Reflexively, I grabbed Eddie’s arm. “Oh, my gosh. If he’s lost, we’re gonna be so dead. And what if he gets hurt?”
“Then we’re gonna be double-dead!” Eddie said with horror.
“All right, look around. Maybe he’s still nearby or around here somewhere.”
“Lilly, I don’t see him!” He sounded really scared.
“Well---use your twin telepathy! That’s a thing, right?”
“Not for us it isn’t!”
“It’s okay, Eddie, don’t panic. I see him. See, there he is! He’s waving to us from the café over there.”
We lingered at the intersection, waiting for the light to change, but Starfish somehow got to us first. He had a white box in his arms and a stupid grin on his face.
I lifted an eyebrow. “What’s that?”
“I noticed that the café was about to ditch their old pastries, so I talked to the manager guy and they gave all the stuff to me instead of throwing it away. Some of them look a little stale, but most of them are still good.”
Eddie whooped and did some kind of dorky dance in the middle of the sidewalk. I was about to say something snarky when Starfish opened up the box and offered me a doughnut. “French crullers are your favorites, right?”
My jaw dropped. “Yeah, but---but how did you know?”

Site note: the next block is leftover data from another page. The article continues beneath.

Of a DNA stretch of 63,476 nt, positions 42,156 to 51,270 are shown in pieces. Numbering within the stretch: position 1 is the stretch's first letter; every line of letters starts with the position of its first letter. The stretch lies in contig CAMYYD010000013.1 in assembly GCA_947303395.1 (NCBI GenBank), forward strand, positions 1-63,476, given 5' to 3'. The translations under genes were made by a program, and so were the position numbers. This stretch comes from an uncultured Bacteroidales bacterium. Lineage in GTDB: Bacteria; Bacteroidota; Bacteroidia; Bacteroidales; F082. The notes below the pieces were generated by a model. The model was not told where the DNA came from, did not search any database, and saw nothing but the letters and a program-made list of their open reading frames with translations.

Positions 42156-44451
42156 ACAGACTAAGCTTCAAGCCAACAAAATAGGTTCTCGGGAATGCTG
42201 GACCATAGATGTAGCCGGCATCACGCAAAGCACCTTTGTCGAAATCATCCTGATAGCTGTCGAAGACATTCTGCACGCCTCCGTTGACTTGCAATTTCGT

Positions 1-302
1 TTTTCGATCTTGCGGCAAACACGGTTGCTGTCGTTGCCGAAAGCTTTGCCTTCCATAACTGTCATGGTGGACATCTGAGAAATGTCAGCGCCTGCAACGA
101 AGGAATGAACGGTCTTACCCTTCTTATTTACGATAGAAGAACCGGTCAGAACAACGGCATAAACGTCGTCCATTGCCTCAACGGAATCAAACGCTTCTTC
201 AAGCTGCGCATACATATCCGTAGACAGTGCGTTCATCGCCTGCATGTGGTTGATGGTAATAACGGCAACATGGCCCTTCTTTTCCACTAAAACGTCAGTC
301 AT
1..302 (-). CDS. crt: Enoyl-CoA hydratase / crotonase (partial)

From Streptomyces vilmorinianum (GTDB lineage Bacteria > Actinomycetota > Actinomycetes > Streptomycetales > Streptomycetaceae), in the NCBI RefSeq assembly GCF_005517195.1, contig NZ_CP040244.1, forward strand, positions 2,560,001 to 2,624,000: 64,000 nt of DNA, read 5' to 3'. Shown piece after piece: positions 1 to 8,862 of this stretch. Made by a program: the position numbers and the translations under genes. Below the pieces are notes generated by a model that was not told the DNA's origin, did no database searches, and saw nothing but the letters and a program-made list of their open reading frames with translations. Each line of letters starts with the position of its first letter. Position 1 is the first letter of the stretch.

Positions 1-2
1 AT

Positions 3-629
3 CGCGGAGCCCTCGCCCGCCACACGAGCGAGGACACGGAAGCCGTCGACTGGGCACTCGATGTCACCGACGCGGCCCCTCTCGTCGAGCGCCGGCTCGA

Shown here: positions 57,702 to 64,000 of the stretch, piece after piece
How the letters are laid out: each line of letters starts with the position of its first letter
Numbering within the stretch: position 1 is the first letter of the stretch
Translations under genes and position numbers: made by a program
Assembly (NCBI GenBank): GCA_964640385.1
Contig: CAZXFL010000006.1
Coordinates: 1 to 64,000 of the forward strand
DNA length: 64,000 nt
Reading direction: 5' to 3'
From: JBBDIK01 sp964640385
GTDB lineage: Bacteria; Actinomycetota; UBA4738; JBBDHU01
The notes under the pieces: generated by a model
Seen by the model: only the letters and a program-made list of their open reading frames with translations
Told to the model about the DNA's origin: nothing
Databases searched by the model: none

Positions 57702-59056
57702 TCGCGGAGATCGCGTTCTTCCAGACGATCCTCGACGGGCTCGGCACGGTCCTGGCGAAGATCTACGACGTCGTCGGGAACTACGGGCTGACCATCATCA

Starfish just shrugged and put a hand up next to his head.
After that, I didn’t go running as much, and when I did, I let Starfish keep up.
Lilly paced across the living room and checked the clock one more time. 4:59.
“Lilly, sweetie, stop that. You’re wearing a hole in the carpet and in my nerves,” Marlowe said. “Don’t worry. They’ll be here. They’re just like Shawn and Gus: always late.”
“Well, I wish they wouldn’t be.”
“That’s like wishing for your father to vote Democrat. It’s never going to happen, and if it does, you might as well get ready for the Apocalypse.”
At five after five, someone knocked on the front door, and Lilly flung it open. “Hey, Beej! Eddie… Starfish. Um… C’mon in.”
Marlowe grinned. “Burton Jr.! Oh, wow. I haven’t seen you since you graduated college. You’re still such a handsome young man! Gus and Selene must be so proud of you.”
BJ smiled. “Thanks, Mrs. Lassiter. It’s nice to see you, too.”
“Hey, Mama L!” Eddie blurted.
“Oh, the twins! Gosh, boys, you’ve both gotten so big! You’re all grown up. Especially you, Eddie, what’s Juliet been feeding you up there? Wow, I just can’t believe it’s really been eight years!”
“Neither can we!” Eddie said with a grin.